After negotiating off and on for some six months, unions representing some 21,000 Puget Sound-area grocery workers and representatives of four major grocery chains are hoping that one more effort can prevent a strike.
The two sides met Thursday at a King County location to try to put together an agreement that has eluded them for months. No results from that session had been made public by Thursday evening.
As negotiations resumed Thursday morning many issues remained to be resolved despite some movement over the weekend on pensions and health care, said the unions' spokesman, Tom Geiger.
Wages, holidays, hours and other benefits remained on the table.
If those efforts prove fruitless, said Geiger, union workers could go on strike early next week. The unions and the stores by mutual agreement have to give 72 hours of warning before declaring that the contract extension under which they've operated is ended.
That decision to go on strike won't be made lightly because once a strike begins it is unlikely to end quickly.
The last grocery workers strike in the Puget Sound area occurred in 1989 when workers were on the picket lines for 81 days. A grocery workers' strike in Southern California in 2003 and 2004 lasted five months.
Striking workers will receive an average of $100 in weekly strike benefits from their union locals and $100 from the international union.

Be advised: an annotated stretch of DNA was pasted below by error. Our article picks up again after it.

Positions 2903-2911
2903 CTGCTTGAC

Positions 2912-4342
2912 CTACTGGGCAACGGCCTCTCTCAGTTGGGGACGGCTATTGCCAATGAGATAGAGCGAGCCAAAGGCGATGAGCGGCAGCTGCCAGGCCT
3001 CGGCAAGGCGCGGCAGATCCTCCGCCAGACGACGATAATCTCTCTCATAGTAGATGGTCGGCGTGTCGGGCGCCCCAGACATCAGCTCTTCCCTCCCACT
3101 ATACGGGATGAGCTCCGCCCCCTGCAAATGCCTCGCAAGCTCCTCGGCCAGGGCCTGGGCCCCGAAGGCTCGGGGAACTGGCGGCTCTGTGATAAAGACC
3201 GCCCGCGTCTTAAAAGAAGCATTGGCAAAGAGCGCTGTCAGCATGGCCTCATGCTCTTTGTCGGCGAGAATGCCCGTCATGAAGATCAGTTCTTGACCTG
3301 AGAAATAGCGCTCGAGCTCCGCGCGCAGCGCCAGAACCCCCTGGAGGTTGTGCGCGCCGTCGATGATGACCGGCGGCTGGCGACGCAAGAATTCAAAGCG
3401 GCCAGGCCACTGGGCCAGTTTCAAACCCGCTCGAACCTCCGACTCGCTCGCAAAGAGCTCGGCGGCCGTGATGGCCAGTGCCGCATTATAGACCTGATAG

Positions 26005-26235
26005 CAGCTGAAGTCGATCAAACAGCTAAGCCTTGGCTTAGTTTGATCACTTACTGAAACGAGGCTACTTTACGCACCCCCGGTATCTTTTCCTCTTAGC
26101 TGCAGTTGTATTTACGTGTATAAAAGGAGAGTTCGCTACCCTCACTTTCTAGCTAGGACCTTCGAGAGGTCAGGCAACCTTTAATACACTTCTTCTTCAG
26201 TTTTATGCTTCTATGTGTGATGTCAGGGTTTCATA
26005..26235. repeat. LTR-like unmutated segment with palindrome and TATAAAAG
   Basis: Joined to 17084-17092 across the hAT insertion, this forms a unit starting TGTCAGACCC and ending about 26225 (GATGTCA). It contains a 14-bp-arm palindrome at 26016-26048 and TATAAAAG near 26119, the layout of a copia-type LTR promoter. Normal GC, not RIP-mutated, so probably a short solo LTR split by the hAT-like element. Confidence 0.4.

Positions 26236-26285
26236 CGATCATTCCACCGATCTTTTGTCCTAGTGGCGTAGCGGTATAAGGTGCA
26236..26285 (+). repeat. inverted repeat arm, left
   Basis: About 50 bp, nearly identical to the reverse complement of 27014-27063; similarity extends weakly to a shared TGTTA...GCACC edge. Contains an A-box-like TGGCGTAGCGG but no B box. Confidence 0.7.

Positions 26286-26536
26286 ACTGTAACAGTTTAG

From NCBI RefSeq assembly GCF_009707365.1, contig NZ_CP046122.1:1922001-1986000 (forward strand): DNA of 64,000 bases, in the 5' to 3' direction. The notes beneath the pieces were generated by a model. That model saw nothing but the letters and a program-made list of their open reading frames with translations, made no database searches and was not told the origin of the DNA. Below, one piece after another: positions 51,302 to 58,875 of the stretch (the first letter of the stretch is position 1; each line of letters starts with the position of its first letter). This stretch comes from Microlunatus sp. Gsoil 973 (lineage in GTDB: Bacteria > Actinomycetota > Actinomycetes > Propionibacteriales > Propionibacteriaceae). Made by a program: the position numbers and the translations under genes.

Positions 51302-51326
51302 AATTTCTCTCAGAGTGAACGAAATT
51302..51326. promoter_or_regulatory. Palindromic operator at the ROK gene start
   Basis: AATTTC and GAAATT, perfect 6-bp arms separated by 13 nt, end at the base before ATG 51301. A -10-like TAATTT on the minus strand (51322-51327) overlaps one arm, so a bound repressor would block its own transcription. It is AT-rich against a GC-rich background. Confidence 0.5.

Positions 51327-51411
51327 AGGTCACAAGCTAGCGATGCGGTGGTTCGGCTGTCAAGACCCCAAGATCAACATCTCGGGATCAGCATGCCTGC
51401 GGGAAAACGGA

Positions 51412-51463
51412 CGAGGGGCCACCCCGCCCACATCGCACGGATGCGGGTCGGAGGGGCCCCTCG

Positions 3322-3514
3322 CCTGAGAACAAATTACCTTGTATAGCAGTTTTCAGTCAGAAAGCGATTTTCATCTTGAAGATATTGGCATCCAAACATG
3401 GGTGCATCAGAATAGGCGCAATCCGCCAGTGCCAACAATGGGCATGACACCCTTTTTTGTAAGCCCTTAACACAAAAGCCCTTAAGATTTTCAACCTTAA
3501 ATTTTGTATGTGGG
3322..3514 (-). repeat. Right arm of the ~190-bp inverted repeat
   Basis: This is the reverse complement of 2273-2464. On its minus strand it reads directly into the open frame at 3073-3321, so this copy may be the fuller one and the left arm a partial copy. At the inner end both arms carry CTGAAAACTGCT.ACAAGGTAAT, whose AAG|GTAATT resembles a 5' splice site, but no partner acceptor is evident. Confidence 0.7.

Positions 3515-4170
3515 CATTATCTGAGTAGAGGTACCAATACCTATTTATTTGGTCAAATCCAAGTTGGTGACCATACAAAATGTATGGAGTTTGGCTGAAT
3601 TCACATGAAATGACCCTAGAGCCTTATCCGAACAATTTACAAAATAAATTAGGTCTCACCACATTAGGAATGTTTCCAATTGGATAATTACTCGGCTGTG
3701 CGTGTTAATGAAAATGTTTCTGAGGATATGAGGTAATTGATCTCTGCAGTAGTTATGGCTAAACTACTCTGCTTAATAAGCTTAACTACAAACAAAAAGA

The workers would picket Safeway, Albertsons, QFC and Fred Meyer stores in Pierce, King, Thurston, Mason, Kitsap and Snohomish counties if the agreement isn't forthcoming.
The unions involved, the United Food and Commercial Workers and the Teamsters, have told their members to ramp up their strike preparations.
Meanwhile, the stores involved have been advertising for workers to replace the clerks and stockers who may walk off the jobs.
The Teamsters Union has said it will honor the grocer workers' picket lines potentially cutting off or slowing down resupply of goods to the struck stores.
If workers do strike, they won't strike independent grocers such as Metropolitan Market, Red Apple and Thriftway that employ union workers. Those grocers have what are called "me too" agreements that call for them to agree to similar contracts as the big chains.
Several other grocers including Wal-Mart, Winco and Whole Foods are non-union and won't be affected directly by a strike.
If the strike happens, picketing union members will hand out brochures to potential customers directing them to other stores not affected by the dispute.
The unions say employer proposals to freeze wages, cut holiday pay and trim benefits are unacceptable.
The grocers say they need cost savings to compete with non-union stores and to pay rising benefit costs.